SM Word (#1084)
Because of Grinnell’s new and restrictive software policies, I’ve been trying to adapt to using Microsoft products. As I’ve noted before, Microsoft products are often similar to many of the popular alternatives except a bit less intuitive . I’ve also been amused to find that not all products are covered by our normal license. For example, we may be having students use Visual Studio Code  and it turns out that it wasn’t on the list of approved products .
But my current issue has to deal with more mainstream Microproducts, like Teams , Planner , and Word for Web [6,7]. What’s wrong? It’s how they interact with Active Directory, or whatever the service is that keeps track of our names and other account details.
At Grinnell, names are stored in last-name-first order. So I’m
Rebelsky, Samuel A.. That makes sense, I suppose. I’d prefer that it use
Samuel A. Rebelsky, but I’ll survive. Here’s the thing: Lots of Microprods use two-letter initials. But they aren’t consistent.
For example, here’s what I see in Teams.
Looks good, doesn’t it?
SR stands for
What happens in Word? The same thing, right? Nope.
Who’s RS? That’s me, right?
Rebelsky, Samuel. Do you want to figure that out? What happens when Ralph Savarese and I are both editing the same document? Since people are used to initials being first-last, the odds are that I get credited for carefully crafted writing and Ralph gets blamed for wanton destruction.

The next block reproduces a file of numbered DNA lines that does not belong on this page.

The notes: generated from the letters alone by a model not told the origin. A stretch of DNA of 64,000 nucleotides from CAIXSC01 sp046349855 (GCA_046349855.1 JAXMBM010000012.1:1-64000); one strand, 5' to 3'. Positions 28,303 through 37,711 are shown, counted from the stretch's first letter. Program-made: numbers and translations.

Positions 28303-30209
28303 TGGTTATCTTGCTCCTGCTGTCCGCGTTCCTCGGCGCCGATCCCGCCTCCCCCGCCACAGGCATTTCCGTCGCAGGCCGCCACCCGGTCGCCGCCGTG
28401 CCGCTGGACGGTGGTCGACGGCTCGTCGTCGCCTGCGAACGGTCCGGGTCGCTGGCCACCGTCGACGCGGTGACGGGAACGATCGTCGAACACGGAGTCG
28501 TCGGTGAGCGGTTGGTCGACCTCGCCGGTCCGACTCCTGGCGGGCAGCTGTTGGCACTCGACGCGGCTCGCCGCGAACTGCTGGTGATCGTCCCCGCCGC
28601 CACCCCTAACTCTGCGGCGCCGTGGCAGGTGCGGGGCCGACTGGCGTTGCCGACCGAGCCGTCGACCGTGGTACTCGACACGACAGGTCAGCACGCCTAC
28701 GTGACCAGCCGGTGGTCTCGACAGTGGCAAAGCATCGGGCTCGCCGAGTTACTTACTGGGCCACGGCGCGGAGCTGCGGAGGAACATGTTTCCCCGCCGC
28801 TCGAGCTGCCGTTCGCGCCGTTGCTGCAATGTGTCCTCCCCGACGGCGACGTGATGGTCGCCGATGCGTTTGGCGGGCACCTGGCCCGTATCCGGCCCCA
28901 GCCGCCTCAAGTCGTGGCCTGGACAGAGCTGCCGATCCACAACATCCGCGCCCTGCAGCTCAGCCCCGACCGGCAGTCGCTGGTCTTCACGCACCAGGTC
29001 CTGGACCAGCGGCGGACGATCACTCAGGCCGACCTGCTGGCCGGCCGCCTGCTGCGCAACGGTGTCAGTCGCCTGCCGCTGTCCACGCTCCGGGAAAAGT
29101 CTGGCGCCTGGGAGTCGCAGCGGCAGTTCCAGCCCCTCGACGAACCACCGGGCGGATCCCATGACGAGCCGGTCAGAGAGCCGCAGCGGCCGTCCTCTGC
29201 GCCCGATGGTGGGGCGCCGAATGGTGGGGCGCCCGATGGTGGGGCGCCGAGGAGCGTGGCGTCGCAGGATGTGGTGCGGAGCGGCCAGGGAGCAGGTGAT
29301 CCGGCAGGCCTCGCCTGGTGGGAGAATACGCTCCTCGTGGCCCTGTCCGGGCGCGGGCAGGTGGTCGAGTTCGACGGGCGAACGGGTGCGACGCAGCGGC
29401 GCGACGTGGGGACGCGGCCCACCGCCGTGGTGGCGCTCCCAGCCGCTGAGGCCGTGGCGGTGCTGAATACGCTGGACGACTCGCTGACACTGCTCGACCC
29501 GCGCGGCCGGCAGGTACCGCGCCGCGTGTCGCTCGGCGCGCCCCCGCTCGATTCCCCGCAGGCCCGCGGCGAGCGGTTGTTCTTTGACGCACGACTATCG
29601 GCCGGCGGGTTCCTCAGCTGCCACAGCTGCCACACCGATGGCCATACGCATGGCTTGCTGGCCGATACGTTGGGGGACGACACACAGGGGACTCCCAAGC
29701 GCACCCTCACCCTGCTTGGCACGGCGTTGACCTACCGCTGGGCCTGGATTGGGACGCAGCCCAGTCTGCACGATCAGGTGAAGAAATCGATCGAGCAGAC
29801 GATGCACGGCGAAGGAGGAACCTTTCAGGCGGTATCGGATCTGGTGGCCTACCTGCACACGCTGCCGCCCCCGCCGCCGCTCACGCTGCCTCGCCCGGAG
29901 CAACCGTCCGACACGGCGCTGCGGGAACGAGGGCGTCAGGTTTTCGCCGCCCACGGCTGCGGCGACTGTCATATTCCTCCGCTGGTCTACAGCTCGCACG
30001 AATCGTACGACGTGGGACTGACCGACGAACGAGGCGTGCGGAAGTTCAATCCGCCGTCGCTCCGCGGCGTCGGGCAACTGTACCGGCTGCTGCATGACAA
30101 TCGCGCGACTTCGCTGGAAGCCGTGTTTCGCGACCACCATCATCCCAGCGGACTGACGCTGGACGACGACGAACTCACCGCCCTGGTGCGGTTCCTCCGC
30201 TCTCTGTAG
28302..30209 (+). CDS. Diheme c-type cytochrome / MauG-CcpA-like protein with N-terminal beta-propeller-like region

Dear Microsoft: Is it that hard to make your damn products consistent?
Dear ITS: Can we perhaps select products that work correctly?
Postscript: Despite my frustrations, I’ve found some aspects of the Microsoft ecosystem almost decent. The single-sign-on integration with Duo is even feeling relatively natural .
 They are not intuitive to me, but they may be intuitive to people who have drunk the Microsoft Kool-Aid. Of course, I asked one person who uses Microproducts regularly how I could sync a folder on Sharepointless to my local drive, and they were unable to figure it out. I may have written about that experience.
VSCode or just
 It is now, provided we have students turn off telemetry reporting and crash reporting. I’m glad that we’re more concerned about the information that Microsoft is taking from VS Code than we are about the info it gathers from, say, our email server.
 Being advertised on a TV channel near you, or at least on the CW streaming service this evening.
 Is Planner mainstream?
 I’m pretty sure that the Web version of Word is a mainstream product.
 Is it called
Word for Web? I’m not sure.
 I may be the only person who feels that way.
Version 1.0 of 2020-06-13.